• Reply
    Don Casada
    August 14, 2019 at 8:53 am

    Boy, you picked the right time to talk about dog days. It’s been miserably hot the last couple of days.

    It also seems to me that the mosquitoes and dog pecker gnats get really bad during dog days.

  • Reply
    Ron Stephens
    August 14, 2019 at 8:06 am

    Our Dad didn’t want us swimming during dog days. That was a trial when we were working in the ‘bugwoods’ and the swimming hole was just a short walk away.

    We have certainly be having summer the last two weeks or so. But last night we got rain that managed to stay together coming over the mountains from all the way up at Chattanooga. Unusual to get rain out of the northwest here in summer. Very windy and the yard is littered with leaves and limbs but thankfully no damage. I’m grateful for the rain as my garden was dry to at least 10″ deep.

  • Reply
    Gayle Larson
    August 14, 2019 at 8:02 am

    My Mother never let us go swimming during Dog Days. In the 40’s and 50’s Polio was the thing we feared most. After the vaccine came to us I don’t remember her stopping us from swimming.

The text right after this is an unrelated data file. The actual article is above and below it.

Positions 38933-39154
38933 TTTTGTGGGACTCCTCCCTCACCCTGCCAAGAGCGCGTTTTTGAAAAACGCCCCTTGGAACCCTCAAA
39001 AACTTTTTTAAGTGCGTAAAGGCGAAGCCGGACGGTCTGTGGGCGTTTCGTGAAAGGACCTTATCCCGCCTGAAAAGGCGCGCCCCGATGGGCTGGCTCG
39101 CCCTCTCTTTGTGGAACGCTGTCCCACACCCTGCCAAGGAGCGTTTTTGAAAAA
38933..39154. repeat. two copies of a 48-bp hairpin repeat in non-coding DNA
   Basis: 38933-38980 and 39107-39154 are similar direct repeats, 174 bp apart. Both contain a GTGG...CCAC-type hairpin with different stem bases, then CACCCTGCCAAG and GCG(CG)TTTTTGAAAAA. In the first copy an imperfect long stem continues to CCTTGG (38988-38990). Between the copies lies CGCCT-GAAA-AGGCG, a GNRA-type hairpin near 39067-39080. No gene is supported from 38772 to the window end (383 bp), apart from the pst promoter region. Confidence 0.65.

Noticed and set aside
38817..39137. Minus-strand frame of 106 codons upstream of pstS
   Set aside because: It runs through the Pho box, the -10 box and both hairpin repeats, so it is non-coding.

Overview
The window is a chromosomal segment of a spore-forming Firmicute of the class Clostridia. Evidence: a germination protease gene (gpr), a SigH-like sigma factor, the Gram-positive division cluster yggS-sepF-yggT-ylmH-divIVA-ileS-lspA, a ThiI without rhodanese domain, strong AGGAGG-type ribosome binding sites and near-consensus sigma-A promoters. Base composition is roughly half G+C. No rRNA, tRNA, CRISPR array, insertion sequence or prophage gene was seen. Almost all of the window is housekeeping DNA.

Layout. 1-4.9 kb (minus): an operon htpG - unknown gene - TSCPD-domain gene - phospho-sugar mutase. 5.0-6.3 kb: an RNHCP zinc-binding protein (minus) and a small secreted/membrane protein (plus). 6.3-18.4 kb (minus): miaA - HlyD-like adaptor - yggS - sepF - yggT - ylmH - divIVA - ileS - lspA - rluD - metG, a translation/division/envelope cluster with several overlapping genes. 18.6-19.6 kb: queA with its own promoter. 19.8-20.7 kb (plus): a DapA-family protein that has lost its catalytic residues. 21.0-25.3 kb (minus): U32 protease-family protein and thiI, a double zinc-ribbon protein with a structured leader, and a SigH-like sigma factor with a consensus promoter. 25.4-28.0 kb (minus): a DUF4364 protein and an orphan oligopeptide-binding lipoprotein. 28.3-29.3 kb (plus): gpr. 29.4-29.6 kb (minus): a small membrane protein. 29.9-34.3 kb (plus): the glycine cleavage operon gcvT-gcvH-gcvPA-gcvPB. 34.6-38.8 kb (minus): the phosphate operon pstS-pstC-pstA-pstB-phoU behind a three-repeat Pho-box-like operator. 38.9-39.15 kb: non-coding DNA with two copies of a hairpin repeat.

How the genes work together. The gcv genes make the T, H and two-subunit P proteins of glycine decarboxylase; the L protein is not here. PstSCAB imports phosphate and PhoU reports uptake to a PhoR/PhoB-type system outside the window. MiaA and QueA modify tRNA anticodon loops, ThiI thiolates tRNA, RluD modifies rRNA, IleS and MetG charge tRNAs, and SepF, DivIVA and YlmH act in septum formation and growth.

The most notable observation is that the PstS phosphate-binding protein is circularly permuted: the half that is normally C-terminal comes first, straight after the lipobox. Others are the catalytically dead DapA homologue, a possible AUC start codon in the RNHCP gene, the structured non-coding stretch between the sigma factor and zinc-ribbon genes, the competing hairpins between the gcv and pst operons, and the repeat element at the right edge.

• Reply
      Mary Anne Johnson
      August 14, 2019 at 10:50 am

      Dog days are a remembrance. Mother said not to swim in the Tygart River, but we did sneak down thru the field and swim. She couldn’t see us from the house so we were safe. Never had any difficulties from it.

  • Reply
    Ed Karshner
    August 14, 2019 at 7:49 am

    I’ve always found that the worst part of Dog Days was that they ran right up to the start of school. That’s enough to make the most even tempered feller down right hateful.

  • Reply
    Miss Cindy
    August 14, 2019 at 6:42 am

    I think more of hot and sticky for dog days, that’s the tradition I grew up with but I have to tell you I have a very small burn on the outside of my right pinkey finger that just doesn’t want to heal. Guess that’s Dog Days.